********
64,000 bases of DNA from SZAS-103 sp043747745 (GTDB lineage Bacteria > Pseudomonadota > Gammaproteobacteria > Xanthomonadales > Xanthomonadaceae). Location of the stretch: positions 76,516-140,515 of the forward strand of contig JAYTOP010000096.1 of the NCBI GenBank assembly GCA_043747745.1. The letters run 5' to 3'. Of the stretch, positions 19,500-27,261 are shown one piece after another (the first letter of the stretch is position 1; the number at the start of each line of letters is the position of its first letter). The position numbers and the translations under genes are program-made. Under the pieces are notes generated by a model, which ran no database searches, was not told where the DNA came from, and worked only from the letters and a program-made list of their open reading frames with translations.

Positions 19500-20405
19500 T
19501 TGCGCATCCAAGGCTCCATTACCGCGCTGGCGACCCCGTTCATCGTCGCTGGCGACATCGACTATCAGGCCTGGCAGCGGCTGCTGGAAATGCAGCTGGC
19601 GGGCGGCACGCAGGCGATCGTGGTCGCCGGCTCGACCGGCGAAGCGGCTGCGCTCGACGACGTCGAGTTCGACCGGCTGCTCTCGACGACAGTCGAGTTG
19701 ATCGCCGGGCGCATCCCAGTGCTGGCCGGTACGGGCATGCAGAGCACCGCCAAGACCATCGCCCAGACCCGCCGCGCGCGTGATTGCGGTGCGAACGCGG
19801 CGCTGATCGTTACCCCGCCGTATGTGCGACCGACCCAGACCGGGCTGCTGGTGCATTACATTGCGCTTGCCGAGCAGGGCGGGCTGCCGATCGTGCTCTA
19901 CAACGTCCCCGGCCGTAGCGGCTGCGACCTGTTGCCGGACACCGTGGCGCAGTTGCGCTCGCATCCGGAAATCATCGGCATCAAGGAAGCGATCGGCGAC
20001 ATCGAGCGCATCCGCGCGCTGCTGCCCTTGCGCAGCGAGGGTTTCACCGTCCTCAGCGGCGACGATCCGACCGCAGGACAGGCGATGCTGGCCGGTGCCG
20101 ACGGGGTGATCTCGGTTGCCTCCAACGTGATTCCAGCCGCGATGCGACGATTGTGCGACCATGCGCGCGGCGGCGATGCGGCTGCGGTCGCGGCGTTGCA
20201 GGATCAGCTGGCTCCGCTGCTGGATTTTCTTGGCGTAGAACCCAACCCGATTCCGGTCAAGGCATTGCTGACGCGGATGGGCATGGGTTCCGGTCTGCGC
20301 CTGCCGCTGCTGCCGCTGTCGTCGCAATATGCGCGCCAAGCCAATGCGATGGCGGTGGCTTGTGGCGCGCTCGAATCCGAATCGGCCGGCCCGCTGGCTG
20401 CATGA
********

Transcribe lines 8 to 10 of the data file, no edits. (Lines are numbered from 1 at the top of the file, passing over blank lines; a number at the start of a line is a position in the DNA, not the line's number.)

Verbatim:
19901 CAACGTCCCCGGCCGTAGCGGCTGCGACCTGTTGCCGGACACCGTGGCGCAGTTGCGCTCGCATCCGGAAATCATCGGCATCAAGGAAGCGATCGGCGAC
20001 ATCGAGCGCATCCGCGCGCTGCTGCCCTTGCGCAGCGAGGGTTTCACCGTCCTCAGCGGCGACGATCCGACCGCAGGACAGGCGATGCTGGCCGGTGCCG
20101 ACGGGGTGATCTCGGTTGCCTCCAACGTGATTCCAGCCGCGATGCGACGATTGTGCGACCATGCGCGCGGCGGCGATGCGGCTGCGGTCGCGGCGTTGCA